10 May 2013 Archived
Johannesburg: Dying Swan by Vladimir Tretchikoff, one of the most commercially successful artists of our time, will be sold by leading auction house, Strauss & Co, on 20 May 2013
The model for the painting, Dame Alicia Markova, is depicted entwined with the bird she portrayed, the two inseparable as she dies at the end of the performance. Alicia Markova was an English ballerina, choreographer director, teacher of classical ballet and founder of the English National Ballet. Together with Dame Margot Fonteyn, she is one of only two English dancers to be recognised as a prima ballerina assoluta, a title given only to the most notable of female ballet dancers.
Dying Swan was painted in 1949, when Alicia Markova and her partner Anton Dolin were in South Africa, on a sponsored tour with the London Royal Ballet. Upon seeing her performance as the ‘Dying Swan’ in ‘Swan Lake’, Tretchikoff was so deeply moved and captivated by her that he requested, through a friend, if he might paint her. He invited the ballerina and her manager to his studio and they were both so enthused by his work that Alicia, despite her heavy schedule, offered all her free time to pose for him. In order to complete the work, Tretchikoff was required to join the entourage. When in Johannesburg, he stayed at the Carlton Hotel and was given the premier suite to use as a studio where most of the painting and posing was done. Alicia’s patience and co-operation had a great influence on the artist and inspired him to produce a work of exceptional quality.
When the company moved to Pretoria, Tretchikoff watched Alicia dance once again with the same fervour he had experienced previously. When Anton Dolin noticed him at the concert he asked him if he was back to see ‘the dance of the Dying Duck’, stating that ‘in the business that’s the nickname for the Dying Swan’. A bemused Tretchikoff responded ‘I’ve got news for you. You know the swan in the painting? I couldn’t get the real thing, so I painted it from a dead duck.’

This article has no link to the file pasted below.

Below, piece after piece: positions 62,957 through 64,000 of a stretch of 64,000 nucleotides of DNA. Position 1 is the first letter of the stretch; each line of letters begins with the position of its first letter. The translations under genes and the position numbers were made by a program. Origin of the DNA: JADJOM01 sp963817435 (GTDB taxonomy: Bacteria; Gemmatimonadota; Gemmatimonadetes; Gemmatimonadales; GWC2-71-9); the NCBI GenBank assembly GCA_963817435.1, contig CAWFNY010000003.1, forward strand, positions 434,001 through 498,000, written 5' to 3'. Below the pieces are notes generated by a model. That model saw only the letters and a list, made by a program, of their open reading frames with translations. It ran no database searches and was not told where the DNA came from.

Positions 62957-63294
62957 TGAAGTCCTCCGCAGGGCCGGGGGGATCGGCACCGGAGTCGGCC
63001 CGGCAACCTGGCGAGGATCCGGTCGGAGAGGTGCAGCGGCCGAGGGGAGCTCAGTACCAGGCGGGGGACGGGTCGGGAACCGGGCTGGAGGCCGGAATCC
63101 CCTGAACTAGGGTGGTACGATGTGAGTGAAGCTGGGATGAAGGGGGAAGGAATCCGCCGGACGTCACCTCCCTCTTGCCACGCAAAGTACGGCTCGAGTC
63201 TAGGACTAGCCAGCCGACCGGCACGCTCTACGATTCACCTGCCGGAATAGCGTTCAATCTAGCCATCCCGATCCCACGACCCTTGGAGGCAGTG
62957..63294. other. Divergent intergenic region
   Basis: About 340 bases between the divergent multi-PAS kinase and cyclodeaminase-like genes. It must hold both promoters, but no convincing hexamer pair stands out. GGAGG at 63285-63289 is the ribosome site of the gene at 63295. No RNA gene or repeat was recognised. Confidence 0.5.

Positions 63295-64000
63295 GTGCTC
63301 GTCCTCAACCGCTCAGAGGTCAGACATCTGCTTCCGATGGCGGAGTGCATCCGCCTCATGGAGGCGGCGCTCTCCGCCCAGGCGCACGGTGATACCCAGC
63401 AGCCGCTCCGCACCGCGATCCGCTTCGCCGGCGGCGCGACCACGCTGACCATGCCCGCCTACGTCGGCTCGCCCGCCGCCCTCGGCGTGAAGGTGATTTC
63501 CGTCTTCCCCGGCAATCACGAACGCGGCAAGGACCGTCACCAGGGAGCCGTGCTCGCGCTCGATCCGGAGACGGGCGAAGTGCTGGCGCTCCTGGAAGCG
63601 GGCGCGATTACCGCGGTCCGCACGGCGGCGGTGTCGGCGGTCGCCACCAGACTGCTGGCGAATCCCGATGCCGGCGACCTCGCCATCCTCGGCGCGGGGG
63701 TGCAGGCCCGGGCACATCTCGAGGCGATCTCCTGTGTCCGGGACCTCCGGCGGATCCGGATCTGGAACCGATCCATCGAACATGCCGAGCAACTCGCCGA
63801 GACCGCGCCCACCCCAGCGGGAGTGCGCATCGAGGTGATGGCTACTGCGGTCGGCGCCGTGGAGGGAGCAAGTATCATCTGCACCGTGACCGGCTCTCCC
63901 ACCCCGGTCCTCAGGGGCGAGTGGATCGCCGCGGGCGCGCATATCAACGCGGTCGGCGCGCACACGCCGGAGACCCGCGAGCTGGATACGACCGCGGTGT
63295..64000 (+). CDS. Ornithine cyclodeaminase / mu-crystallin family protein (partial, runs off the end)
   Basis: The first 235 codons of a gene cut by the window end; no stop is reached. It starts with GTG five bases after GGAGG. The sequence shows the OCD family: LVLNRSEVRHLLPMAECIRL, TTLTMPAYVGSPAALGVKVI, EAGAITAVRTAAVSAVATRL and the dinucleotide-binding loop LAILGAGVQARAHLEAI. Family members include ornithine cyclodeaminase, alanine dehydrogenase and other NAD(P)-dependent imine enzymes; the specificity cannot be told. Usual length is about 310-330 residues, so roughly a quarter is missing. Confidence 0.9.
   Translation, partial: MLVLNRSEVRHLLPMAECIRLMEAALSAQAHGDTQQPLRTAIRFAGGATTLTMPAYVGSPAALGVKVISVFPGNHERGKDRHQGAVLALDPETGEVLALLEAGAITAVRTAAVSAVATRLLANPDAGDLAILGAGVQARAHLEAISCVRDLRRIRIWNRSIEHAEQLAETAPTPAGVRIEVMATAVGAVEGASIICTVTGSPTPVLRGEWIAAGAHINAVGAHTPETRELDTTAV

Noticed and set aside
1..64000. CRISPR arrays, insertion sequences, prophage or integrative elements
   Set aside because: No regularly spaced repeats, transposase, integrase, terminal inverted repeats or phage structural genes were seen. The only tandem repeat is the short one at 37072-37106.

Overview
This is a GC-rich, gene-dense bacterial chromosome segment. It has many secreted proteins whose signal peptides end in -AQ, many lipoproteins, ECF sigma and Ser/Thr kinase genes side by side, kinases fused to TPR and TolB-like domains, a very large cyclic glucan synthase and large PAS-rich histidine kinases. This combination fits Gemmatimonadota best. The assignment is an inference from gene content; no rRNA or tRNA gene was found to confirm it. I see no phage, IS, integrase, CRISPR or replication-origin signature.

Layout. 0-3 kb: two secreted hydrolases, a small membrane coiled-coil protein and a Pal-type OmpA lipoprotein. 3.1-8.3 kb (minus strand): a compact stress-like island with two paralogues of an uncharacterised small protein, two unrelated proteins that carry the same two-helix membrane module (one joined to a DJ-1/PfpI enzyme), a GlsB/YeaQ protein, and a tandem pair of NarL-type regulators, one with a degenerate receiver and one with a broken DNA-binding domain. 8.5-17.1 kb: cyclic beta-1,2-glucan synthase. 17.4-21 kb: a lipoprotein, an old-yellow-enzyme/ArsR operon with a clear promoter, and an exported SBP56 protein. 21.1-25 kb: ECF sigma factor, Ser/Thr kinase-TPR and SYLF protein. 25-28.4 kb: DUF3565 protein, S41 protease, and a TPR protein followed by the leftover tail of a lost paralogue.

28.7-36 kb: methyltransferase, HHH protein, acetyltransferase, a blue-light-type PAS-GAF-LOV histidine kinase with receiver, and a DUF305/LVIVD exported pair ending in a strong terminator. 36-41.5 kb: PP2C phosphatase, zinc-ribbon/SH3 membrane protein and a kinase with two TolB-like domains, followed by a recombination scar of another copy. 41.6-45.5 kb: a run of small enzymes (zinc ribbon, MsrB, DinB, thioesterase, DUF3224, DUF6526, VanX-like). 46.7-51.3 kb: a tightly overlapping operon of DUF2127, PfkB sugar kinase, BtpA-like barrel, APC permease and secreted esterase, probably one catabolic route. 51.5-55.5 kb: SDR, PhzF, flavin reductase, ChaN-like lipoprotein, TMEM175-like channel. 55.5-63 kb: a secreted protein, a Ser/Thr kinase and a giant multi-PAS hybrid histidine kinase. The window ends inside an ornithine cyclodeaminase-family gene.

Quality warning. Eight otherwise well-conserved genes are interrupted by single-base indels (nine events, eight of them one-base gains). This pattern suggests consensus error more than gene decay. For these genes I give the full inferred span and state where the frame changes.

Experts are agreed that the swan’s head in the painting is that of a duck. As for the owner, given what he is expected to get from the sale of the painting, he can certainly claim his duck has turned into a swan.
Lady Lynn Bagnall
Dance Transition Resources Centre (DTRC), Toronto 1999 (donated by Mr Todd Edgar, nephew of Lady Bagnall)
34Long Art Gallery, Cape Town, 2005
Acquired from the above by the present owner, 2008
Tretchikoff, Vladimir and Hocking, Anthony. Pigeon’s Luck. William Collins Sons & Co Ltd, London, Glasgow, Sydney, Auckland, Toronto, Johannesburg. 1973. pp. 188-190.
firstname.lastname@example.org / 083 680 9944
The Wanderer’s Club, 21 North Street, Illovo, Johannesburg
On view three days prior
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Vladimir Griegorovich Tretchikoff (South African 1913-2006)
The Dying Swan
signed, dated 49 and inscribed ‘SA’
oil on canvas
92,5 by 72cm
R800 000 – 1 200 000